Crawls Backward (When Alarmed)

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SAAB c900 Alternator Installation

It's a lot easier getting the new alternator installed than getting the old one out.

Of course, now that I've taken one out, I know what's involved and it would take less time. Note that I say less time, not easier. It's just a challenging job, but not impossible.

First thing I did was clean up the area under where the alternator lives. I figured it was a good time to do it, especially since I'm (hopefully) not doing this job again any time soon.

I used Griot's Garage Oil & Grease Cleaner and Engine Cleaner. I put the Oil & Grease cleaner on the worst spots; but both of these products work great. The Oil & Grease cleaner is a bit stronger - and it's "Environmentally Friendly," while the Engine Cleaner is biodegradable, a good thing.

First, I put the mounting bracket back on. Look at how clean everything is! Also note the ground lead installed on the upper bolt - I left this a bit loose so I could maneuver it as needed when I went to connect the other end to the alternator.

If you've read about this job, or done it, you know there's interference between the alternator mounting bolt and the firewall.  The proper method of removal is to take the bracket off with the alternator still attached, which is what I did.

However, you will read on the interwebs of folks putting a hole in the firewall to enable the bolt to be slid off. My car has a hole like this. I don't recommend it, because it's really not necessary. But since my car does have a hole (for better or worse), I put all of the bolts for the bracket on at this point.

The method without a hole is to put the bracket on with the alternator attached, get it more or less lined up, swivel the alternator downward - and put the top bolt and ground on, then the left-side and bottom bolts on. In other words, the reverse of how I got it out with the alternator still on the bracket.

Now we put the alternator adjustment arm bracket on. The 'fork' at the top of the arm where the adjusting bolt goes should point toward the firewall. Otherwise, it will foul the alternator fan and pulley.

Don't ask how I know this.

Love love love those purple Powerflex bushings!

Next step is to put the alternator in place and run the mounting bolt through the bracket and the mount on the alternator.

The arrow in the picture shows the bolt - and you can see the hole in my firewall, sad that someone hacked it like that.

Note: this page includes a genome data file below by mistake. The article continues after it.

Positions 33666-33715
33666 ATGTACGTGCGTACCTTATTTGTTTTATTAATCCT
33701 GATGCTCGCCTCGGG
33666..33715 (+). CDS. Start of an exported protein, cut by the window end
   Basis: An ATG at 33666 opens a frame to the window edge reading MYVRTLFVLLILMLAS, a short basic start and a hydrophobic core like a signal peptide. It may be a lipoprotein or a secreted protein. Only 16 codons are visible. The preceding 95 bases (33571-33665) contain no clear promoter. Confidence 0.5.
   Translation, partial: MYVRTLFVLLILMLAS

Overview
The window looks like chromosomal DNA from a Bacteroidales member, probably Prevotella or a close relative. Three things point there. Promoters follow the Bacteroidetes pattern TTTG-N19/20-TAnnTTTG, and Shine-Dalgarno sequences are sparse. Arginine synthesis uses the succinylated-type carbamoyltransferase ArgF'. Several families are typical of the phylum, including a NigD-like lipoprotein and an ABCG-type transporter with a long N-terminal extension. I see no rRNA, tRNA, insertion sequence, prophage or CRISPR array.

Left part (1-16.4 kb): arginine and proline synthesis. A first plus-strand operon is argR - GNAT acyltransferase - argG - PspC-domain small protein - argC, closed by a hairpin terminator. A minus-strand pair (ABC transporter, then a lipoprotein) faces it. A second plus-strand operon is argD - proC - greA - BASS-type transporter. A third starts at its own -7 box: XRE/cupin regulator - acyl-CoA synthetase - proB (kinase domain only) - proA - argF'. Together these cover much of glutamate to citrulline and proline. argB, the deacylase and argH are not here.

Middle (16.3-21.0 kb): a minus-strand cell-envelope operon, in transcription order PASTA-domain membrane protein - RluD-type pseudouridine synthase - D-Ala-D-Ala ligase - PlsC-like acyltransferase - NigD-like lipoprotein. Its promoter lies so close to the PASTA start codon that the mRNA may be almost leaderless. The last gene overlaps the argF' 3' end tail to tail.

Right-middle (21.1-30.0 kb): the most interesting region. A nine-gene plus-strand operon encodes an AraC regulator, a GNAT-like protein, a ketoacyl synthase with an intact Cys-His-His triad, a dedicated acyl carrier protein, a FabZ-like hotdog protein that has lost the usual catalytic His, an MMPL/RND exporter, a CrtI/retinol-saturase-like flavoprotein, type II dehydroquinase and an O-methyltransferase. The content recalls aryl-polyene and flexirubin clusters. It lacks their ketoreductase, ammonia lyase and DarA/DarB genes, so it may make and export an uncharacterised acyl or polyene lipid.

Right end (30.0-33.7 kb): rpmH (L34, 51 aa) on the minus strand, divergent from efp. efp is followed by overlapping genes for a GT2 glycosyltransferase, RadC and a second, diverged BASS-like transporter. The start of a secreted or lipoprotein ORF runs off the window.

I connected the ground lead at this point while I could still get to the ground bolt on the alternator. After I had the alternator mounted, I tightened the end on the engine bracket (the one I had left loose).
I found that I had to swivel/turn the alternator to the right to slip the drive belts on. This picture shows the belts in place.

The picture above of the bolt is out of order here - put the belts on, then the bolt.

Fit the 16mm nut on the end of the bolt and tighten it up.

Sort of exciting at this point - I'm going to have a 115 amp alternator! Whoo hoo!

Now put the adjustment bolt back on and adjust the belt. I had made a mark with a silver Sharpie as a reference when I took the alternator out, so I'm in the ballpark for proper tension, I think.

I'm going to get one of these soon though.

Last step is to connect the starter and B+ leads, and there you have it.

Then I put the heater hoses all back on.

The alternator looks buried under there now!

Note also how I rerouted the throttle cable - it had previously gone under the AC hose (big one at the top). Now it's clear of the hose.

And reconnected the business end of the throttle cable. You can see it got a bit kinked when I tried to get the alternator out without disconnecting the cable. But it works fine, no problem at all.

I lost a small amount of coolant with the heater hoses disconnected, so I topped that up.

Last step is to reconnect the battery.

It works great now.

I think I wrote in an earlier post that the electrical system on this car had never been quite right in the 2 plus years I've owned it. And it had gotten progressively worse.

With a load on the old alternator, the voltage at the battery would drop to as low as 11 volts. And the battery was not consistently charging either.  I had cleaned all of the grounds in the car, and no change. So the alternator was the last step.

Now it charges, and more importantly, with a lot of accessories on - lights, wipers, etc, the voltage never drops below 13.3 volts.



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